An avid book nerd, Jennifer Branton loves to share her favorite book finds with her readers.
The Second Child
The Antipova family planned to name their twins Ava and Zelda. They were from "From A to Z," the parents joked, but the wrong baby was handed over first, setting the name theme askew in Caite Dolan-Leach's Dead Letters.
Ava, the second born, should have been Zelda, and she wonders if this has effected her life. While she was more reserved, she ran from her family the first chance that she had to attend her schooling overseas. She eventually received a PHD in Paris. Zelda stayed behind to tend to the family vineyard and take care of their mother that is now stricken with dementia.
Ava receives an email that her sister had been smoking in the bar that she sometimes slept in when she wasn't in the trailer on the family property. After a body is found burned in the bar, it is assumed that Zelda has passed away, but knowing the ways of her wild sister, Ava doesn't believe that her sister is actually dead.
Backtracking through the trailer after she returns home after nearly two years of no contact with her family, Ava learns that Zelda has done everything to set up the perfect trap for the last two years.
Z Is For Zelda
With a set of scapegoats in place to point Ava along the way of Zelda's demented scavenger hunt, Ava finds out that the phone the police have in their possession is a burner. Zelda had claimed to have purchased the phone in Paris when she came to visit Ava and make amends.
Only Zelda never made such a trip that Ava was aware of, and she didn't give permission to activate a phone in her name. Yet there are charges for a plane ticket and a hotel that Zelda had checked into. Had Zelda been so close just to spy on her sister to begin her dangerous game?
Finding Zelda's real phone, and email clues that she was sending to herself in an "A-Z scavenger hunt" that Zelda created, Ava finds out that there is no activity Zelda's bank accounts. Somehow, she must be paying in all cash.
Following leads, from a neighbor that swears the family owes for farm equipment, Ava finds out that her sister has taken a $500,000 loan against her mother's property, and never made a single payment. With the property about to be foreclosed upon, Ava, pretending to be Zelda to get more information on the loan, she pays what she can, finding that Zelda has only around $300 in her bank account. Ava concludes that she must have been using the loan to live off using it as cash.
Told through sometimes unhelpful and confusing flashbacks of the girls youth to explain pictures that are later found, and the appearance of their grandmother, Ava begins to share her suspicions even to the police that Zelda is playing everyone.
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Mother and Nina
Ava begins to understand that her mother's relationship with her sister Nina, which ended in a tragic drowning- a lesson that Zelda somehow found out about and wanted Ava to know what it was like to feel the loss of a sibling by enlisting people to help her stage her death for her family.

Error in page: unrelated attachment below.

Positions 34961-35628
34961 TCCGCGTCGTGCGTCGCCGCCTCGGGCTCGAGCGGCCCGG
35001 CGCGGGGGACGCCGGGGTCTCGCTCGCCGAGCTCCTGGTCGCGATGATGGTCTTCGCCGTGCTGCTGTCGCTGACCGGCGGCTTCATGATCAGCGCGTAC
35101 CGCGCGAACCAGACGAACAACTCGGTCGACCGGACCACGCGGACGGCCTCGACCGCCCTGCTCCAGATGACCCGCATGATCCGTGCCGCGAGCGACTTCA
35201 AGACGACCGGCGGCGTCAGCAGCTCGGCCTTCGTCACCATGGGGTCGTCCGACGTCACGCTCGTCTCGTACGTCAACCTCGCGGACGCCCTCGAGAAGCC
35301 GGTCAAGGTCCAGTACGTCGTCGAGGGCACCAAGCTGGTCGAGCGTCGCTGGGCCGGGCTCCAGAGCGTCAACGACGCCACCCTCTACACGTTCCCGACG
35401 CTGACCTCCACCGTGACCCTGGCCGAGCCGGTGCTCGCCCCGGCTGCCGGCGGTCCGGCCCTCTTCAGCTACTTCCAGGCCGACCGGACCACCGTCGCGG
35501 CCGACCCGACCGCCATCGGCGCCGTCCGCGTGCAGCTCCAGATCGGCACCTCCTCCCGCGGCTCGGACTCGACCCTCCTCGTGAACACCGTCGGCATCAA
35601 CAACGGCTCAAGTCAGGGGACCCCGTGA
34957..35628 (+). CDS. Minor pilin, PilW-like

While taking her mother out on a boat, she falls into the water and Ava is unable to save her. While the whole story their mother in her condition always confuses Ava for Zelda, using words to punish her that she was "the one that ran away" through seeking education- although the real reason for the trek was the falling out of the twins.
Ava knows hasn't found Zelda during her follow through the alphabet, but she seems to finally have understood her and the isolation and abandonment that Zelda must have felt when Ava fled the country for college.
While this book was marketed as thriller and mystery, I have to agree with a few reviews that where the writing was on par, the story really suffered from uninteresting characters, a slow moving plot, and never paid off without a final stand off between the twins.
Where they have learned to have appreciation and love perhaps for the relationship they once had and lost- I don't get the feeling from the flashback portions that the sisters were even that close and didn't really seem to share much other than DNA. While Zelda drifted into quirky behavior, drugs, and other young adult angst, it was a relationship with a boy that was more of a misunderstanding than anything else that cost the sister's their relationship- what little they seemed to have.
Working in the later angle of the mother's story and her own loss of a sister, didn't seem to hinge enough on why Zelda chose to toy with the emotions of her family and especially her sister.
I walk away from this book, largely bored, and with no more clarity on the relationship of the sisters. What could have been more of a mystery with focus on the clues and adding tension, most of this book falls flat and I couldn't wait to see if there was a final ending point where the sister's made up.
We still don't know what happens in the aftermath. The mother is dead, Zelda still hasn't appeared, and the family property is about to be foreclosed on. While the story likes to blame Zelda's rebellion on the family alcoholism, it isn't enough to really pin down a solid story.
Really the police wouldn't have been able to track the emails that Zelda was sending? Why was she so hell bent on revenge and punishing Ava for moving on with her life?
Dead Letters wasn't a bad read in terms of the writing. Unfamiliar with other works of the author, I'm not sure if this is just a story I couldn't connect with. Setting my expectations for something akin to the follow the clues of a Gone Girl, Dead Letters, never has that satisfying payoff that should come from a book of this genre.
Where is Zelda? Does anyone even care? Where did Ava go from here? Does it matter?
It is really a disappointment to walk away from a story like this with nothing.